Saturday, March 19, 2016
YPF prices new 5-year bond at 8.5% rate
IRSA issues debt for US$360 million as appetite for Argentine assets is on the rise
State-controlled energy company YPF sold US$1 billion worth of new five-year bonds at a yield of 8.5 percent yesterday, the company said, wrapping up its financing needs for the year.
Demand for the issuance reached more than US$3 billion, allowing lead banks Credit Suisse, JP Morgan and HSBC to squeeze pricing and launch at a yield inside the guidance rate of 8.75 percent. Settlement will take place on March 23.
YPF’s debt issue comes on the heels of a US$360 million seven-year bond sale by real estate company IRSA Commercial Properties. Bonds have a 8.7 percent yield, will pay interests every six months and will expire in March 2023. The company had announced two weeks ago the approval by its board members of an issuance of up to US$470 million.
“We like the name and believe the company is one of the country’s top credits with a unique portfolio of assets and interesting opportunities ahead,” wrote analysts at a local brokerage.
“Moreover, it should benefit from the macro changes expected under the new government.”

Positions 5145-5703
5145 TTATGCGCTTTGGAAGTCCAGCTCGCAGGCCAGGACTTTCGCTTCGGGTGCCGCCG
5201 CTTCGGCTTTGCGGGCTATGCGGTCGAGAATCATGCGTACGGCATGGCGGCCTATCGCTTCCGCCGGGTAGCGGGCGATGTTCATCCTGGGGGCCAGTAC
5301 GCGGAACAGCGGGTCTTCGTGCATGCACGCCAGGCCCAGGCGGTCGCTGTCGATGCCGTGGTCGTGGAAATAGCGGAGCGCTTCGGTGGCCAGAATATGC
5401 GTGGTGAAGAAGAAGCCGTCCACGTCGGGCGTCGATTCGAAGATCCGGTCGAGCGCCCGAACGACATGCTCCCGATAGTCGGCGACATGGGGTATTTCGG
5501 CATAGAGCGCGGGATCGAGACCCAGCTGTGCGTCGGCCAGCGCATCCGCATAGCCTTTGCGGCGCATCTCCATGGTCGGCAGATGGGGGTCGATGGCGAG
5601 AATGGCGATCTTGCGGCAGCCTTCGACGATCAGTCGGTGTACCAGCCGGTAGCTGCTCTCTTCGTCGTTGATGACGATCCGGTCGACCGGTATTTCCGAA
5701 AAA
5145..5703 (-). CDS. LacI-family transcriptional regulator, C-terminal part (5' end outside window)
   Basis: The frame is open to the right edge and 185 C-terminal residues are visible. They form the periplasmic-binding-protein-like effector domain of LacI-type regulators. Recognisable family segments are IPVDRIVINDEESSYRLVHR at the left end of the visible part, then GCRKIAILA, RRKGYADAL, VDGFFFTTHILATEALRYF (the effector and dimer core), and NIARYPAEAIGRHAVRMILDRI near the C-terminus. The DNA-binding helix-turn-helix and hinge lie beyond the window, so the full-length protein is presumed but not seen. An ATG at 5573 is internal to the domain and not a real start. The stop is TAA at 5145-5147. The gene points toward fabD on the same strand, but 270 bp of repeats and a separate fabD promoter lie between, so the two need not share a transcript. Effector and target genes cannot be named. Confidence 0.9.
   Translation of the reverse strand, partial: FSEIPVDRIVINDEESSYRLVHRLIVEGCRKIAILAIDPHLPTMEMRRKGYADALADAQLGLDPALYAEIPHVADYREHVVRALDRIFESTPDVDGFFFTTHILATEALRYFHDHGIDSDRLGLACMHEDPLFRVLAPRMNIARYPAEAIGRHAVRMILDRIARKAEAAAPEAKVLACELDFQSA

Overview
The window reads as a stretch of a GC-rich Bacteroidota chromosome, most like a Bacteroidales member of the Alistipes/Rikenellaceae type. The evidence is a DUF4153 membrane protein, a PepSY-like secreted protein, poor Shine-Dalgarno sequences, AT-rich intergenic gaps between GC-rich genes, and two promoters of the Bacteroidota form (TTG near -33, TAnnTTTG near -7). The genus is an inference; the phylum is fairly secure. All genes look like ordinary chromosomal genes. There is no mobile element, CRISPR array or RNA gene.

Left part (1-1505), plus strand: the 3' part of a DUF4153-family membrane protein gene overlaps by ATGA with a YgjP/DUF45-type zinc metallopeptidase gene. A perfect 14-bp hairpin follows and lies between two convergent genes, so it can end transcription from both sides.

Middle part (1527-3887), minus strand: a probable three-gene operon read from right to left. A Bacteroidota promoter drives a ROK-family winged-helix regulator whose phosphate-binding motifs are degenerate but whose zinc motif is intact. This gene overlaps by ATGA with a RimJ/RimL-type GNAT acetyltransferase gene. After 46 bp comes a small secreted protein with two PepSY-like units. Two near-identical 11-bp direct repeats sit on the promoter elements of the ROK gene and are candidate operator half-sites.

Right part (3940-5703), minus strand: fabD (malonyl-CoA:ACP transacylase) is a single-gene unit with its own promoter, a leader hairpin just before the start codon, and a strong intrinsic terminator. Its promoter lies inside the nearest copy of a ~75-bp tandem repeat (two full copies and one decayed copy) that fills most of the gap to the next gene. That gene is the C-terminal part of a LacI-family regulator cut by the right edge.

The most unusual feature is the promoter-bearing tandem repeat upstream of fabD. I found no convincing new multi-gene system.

Optimism over the prospects for the country as the government nears the end of an over 10-year legal battle with holdouts has buoyed appetite for Argentina assets. This week’s jump in crude prices to above US$40 a barrel no doubt also helped bolster interest in the Argentina oil company YPF.
YPF, whose credit spreads have widened during this year’s crude rout, opted to move ahead of any potential waves caused by the jumbo sovereign trade and to take out shorter-dated money in an effort to save on funding costs.
“Because we do not feel comfortable paying the high yields our bonds are trading at, we have decided to issue in the short-part of the curve,” YPF CFO Daniel González told investors on a conference call this week.
YPF’s output and profits have recovered since the nationalization in 2012, but are now suffering again due to the massive plunge in global energy prices. The price of a barrel of oil has fallen from above US$100 each to around US$30 each since 2014.
The company reported a sharp swing into the red in the fourth quarter of 2015, posting a net loss of 1.70 billion pesos (US$131 million). Full-year profits almost halved on the previous year to 4.58 billion pesos. Oil output at YPF rose 2.1 percent in 2015 while gas production climbed 4.1 percent. Overall, production grew by three percent.
In a clear acknowledgement that the global downturn was hurting the exploration, the company said two weeks ago that it plans to cut capital expenditure by at least 20-25 percent this year to mitigate the impact of the global oil price rout.
Miguel Ángel Gutiérrez looks set to become the new president of YPF following the resignation of the current head of the company Miguel Galuccio.Gutiérrez will be proposed as the Let’s Change administration’s pick at a key shareholders meeting next month.
Herald with Reuters